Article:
Positive Recognition – a theoretically informed practical approach to encountering and working with children and young people
Developed in long-standing research of Space and Political Agency Research Group (SPARG), in interdisciplinary and multi-professional collaboration. Ongoing development in various projects, currently with Save the Children Finland, SOS Children’s Village, Children of the Station, Juvenia Youth Research and Develoment Centre. (For details, see Publications)
Our research on child and youth policy, children’s rights, and with children and youths proposes that preventing undesirable and harmful developments during childhood and youth requires support for mundane engagements with children and young people, including importantly with professionals. Children and young people’s everyday encounters with significant others are not distinct from inclusion or exclusion at broader scales, but entail tactics through which inclusion is established from their own starting points. Positive experiences in everyday environments involving affectionate relationships may hence contribute to broader resilience against difficult circumstances and increase engagement in the society.
Hence, to complement early intervention policies aimed specifically at groups readily identified as marginalised, we have developed Positive Recognition as an approach that aims at a broader acknowledgement and empowerment of children and youth in their everyday lives. Importantly, this work has involved ‘co-creation’ with professionals from different fields and institutional contexts.
Leaning on theories of recognition and based on our empirical findings, Positive Recognition offers scientifically justified practical tools for developing strategies and practices in professional work with children and young people, for example in the nursery, school and youth work. The basic aim is to bring children and adults into dialogical relations with each other and strengthen their experiences of being encountered respectfully – as persons worthy of being heard as themselves. The practice-oriented framework builds through three interlinked facets.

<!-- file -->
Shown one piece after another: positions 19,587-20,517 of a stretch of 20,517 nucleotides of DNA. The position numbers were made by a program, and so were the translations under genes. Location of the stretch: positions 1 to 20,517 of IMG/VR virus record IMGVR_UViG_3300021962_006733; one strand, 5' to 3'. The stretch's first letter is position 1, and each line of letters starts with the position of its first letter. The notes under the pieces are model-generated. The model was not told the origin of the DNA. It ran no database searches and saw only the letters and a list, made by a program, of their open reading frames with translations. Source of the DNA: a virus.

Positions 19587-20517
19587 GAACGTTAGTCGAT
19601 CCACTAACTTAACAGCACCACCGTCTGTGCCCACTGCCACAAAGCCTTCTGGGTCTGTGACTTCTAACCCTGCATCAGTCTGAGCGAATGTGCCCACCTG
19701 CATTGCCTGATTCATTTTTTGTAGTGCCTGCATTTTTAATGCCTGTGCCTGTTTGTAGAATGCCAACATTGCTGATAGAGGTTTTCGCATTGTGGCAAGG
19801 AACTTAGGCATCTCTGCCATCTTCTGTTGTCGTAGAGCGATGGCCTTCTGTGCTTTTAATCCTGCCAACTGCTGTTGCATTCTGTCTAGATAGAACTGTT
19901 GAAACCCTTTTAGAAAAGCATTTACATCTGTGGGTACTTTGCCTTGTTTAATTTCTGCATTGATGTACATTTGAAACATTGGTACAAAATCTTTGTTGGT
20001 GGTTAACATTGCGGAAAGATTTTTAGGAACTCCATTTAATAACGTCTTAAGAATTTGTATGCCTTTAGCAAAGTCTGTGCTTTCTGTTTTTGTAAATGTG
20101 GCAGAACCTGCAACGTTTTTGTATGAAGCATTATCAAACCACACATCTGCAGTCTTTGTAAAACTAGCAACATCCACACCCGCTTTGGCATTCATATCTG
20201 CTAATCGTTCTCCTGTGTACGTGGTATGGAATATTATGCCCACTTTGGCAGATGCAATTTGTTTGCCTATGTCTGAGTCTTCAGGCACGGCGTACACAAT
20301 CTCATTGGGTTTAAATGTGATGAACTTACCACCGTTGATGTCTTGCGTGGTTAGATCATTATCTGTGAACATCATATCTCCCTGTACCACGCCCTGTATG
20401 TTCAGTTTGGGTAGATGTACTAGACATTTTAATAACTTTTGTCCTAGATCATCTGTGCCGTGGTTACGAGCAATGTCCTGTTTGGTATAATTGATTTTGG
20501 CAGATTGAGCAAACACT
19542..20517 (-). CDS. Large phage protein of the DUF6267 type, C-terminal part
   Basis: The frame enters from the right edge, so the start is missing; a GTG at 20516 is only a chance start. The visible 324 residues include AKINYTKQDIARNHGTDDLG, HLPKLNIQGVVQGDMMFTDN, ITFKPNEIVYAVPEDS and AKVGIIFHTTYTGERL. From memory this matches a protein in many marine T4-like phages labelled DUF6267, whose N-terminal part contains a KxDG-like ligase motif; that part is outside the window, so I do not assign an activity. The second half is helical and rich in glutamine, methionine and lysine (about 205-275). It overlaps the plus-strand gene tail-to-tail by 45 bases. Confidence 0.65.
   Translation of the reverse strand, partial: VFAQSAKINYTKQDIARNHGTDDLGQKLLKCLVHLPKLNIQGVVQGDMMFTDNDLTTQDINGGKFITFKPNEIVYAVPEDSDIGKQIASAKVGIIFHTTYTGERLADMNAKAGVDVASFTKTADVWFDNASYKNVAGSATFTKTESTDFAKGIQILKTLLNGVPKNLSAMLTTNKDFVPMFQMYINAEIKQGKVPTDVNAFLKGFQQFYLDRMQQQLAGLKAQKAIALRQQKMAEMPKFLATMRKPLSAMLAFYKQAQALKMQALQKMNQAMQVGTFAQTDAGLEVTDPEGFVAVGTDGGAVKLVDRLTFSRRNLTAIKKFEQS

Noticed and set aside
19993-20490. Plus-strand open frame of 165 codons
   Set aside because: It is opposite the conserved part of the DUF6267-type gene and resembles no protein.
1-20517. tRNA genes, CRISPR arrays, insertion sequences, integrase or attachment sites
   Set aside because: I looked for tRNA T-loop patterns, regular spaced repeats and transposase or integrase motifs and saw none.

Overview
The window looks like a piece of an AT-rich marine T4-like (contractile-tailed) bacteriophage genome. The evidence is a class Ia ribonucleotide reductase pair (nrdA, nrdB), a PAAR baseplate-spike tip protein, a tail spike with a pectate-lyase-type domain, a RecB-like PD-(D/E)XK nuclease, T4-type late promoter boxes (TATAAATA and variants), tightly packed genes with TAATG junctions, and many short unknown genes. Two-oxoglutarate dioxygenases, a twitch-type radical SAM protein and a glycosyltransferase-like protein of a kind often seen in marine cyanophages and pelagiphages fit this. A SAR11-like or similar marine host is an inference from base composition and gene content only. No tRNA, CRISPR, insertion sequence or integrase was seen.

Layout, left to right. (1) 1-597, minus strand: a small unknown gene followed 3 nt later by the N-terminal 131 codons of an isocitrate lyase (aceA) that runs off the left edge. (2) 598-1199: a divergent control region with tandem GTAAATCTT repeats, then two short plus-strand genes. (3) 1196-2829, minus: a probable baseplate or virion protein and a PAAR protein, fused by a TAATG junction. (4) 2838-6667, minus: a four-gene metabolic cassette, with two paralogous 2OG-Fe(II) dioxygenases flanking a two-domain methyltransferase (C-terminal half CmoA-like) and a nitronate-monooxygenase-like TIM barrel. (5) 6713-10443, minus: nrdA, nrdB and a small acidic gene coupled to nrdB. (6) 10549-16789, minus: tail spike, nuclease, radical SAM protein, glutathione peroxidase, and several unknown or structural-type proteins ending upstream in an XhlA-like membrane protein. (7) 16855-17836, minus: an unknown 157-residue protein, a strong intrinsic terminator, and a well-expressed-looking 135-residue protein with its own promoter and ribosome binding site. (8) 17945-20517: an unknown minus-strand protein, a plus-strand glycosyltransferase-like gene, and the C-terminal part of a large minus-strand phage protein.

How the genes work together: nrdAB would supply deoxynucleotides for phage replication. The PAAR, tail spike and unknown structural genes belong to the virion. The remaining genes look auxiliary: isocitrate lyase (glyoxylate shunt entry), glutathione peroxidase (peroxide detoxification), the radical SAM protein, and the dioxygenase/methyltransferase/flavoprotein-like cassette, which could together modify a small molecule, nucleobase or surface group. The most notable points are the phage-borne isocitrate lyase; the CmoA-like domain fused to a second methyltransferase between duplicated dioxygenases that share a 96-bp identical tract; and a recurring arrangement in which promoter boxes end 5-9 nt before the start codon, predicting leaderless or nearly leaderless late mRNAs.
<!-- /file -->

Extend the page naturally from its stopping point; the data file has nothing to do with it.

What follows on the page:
- The first facet of positive recognition is getting to know children and young people as persons in their lived realities. Many professional participants in our research have confirmed how it is not self-evident that children and young people are encountered for ‘who they really are’. Instead, relying to (the often labelling) categorisations, emerging from institutional accounts and presumptions, remain common.
- The second facet of positive recognition builds upon the idea that by getting to know young persons, it is possible to provide due acknowledgement, related to matters that children and young people themselves consider significant in their current lives. This aspect is essential in distinguishing positive recognition from early intervention, and from giving general (positive) feedback.
- The third facet of positive recognition, emphasising it as a mode of operation, focuses on supportive measures. Our idea of support builds strongly on familiarisation and acknowledgment that, together, help professionals to build trust with and reach out to children and young people from their own starting points. Positive recognition cultivates mutual understanding of what kind of support is appropriate and fitting in each context.